Tae Kwon Do


Tae kwon do (the way of kicking and punching) is characterized by the extensive use of high standing and jump kicks as well as punches and is practiced for sport, self-defense, and spiritual development. Training in tae kwon do is carried out by learning individual techniques of kicking, punching, and blocking, which are practiced in combined series of techniques in traditional sets known as hyung.

Tae Kwon Do is a Korean millitary martial art that was recognised in its current form on 11th April 1955. The man recognised as its leading force is General Choi Hong Hi, who taught the art to his soldiers after his release from a Japanese prison camp around 1945.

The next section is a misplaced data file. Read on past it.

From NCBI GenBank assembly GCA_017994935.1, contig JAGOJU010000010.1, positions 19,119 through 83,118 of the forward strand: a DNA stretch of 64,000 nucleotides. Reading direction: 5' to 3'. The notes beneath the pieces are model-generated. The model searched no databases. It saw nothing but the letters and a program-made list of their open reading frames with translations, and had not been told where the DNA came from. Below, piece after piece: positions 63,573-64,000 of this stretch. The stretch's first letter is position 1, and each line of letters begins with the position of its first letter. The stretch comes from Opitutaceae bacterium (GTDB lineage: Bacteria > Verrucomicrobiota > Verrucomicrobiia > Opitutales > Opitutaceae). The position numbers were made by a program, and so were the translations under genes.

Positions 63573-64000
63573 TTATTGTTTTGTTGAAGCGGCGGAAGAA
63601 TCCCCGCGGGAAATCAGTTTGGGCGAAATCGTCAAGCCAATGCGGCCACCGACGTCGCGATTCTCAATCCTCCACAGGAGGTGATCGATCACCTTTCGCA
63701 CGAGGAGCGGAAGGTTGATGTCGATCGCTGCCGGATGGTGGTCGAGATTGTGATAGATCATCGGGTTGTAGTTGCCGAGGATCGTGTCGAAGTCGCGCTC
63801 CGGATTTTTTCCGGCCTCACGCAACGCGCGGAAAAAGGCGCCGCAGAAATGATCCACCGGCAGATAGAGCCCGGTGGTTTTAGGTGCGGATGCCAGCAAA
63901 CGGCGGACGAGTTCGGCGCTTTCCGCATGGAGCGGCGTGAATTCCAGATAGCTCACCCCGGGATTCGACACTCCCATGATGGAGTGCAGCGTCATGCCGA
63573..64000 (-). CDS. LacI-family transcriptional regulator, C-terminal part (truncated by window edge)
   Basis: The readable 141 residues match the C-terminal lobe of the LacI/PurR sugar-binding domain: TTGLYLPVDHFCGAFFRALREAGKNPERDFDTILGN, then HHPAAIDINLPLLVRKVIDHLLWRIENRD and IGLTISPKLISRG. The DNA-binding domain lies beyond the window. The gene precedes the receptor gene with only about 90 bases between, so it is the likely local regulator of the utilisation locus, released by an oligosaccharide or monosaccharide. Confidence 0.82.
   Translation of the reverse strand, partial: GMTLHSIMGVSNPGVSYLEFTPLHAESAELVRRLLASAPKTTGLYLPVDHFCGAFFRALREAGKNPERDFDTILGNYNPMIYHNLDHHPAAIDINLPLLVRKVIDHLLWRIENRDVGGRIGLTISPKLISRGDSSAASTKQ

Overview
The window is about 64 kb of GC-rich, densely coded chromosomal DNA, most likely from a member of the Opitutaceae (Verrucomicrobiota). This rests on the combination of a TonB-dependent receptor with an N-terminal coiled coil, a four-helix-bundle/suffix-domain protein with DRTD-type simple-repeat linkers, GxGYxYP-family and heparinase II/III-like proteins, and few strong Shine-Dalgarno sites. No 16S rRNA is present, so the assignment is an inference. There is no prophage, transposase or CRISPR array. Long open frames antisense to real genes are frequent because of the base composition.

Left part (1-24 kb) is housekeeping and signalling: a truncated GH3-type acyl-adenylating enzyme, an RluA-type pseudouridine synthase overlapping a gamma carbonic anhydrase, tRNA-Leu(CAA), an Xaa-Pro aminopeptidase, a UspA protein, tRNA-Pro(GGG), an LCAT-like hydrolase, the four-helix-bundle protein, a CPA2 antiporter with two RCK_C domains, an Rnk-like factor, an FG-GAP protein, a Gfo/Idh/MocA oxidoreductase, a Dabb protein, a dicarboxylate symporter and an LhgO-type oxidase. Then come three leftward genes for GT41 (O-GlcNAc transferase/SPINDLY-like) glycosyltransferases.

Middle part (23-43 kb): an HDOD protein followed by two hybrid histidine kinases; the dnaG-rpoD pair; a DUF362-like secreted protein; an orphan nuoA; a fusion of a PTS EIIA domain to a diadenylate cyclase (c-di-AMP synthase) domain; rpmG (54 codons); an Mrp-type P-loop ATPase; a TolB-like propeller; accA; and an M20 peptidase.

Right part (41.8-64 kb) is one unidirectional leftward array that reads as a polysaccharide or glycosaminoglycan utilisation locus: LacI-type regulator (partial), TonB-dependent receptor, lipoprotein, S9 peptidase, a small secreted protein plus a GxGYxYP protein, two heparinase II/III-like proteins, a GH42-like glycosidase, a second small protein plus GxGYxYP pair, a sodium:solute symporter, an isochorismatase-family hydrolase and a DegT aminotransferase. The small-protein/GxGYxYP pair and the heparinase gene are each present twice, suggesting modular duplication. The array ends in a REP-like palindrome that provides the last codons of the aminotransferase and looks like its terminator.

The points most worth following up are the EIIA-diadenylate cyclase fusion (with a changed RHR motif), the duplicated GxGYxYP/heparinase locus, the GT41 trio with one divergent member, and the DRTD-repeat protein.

General Choi refined the techniques from the traditional Korean martial art of Tae Kyon and aided them with more modern techniques. Tae Kyon itself can be traced back to the Silla Dynasty (6th century A.D.) where a band of warriors called the Hwa Rangdo practised hand and foot fighting.

After Tae Kwon Do's recognition in 1955 General Choi established the International Tae Kwon Do Federation (ITF) and proceded to bring it to the world's attention. In 1974 the first World Tae Kwon Do Championship was held in Montreal. Tae Kwon Do is now practised in over 60 countries and has millions of students.

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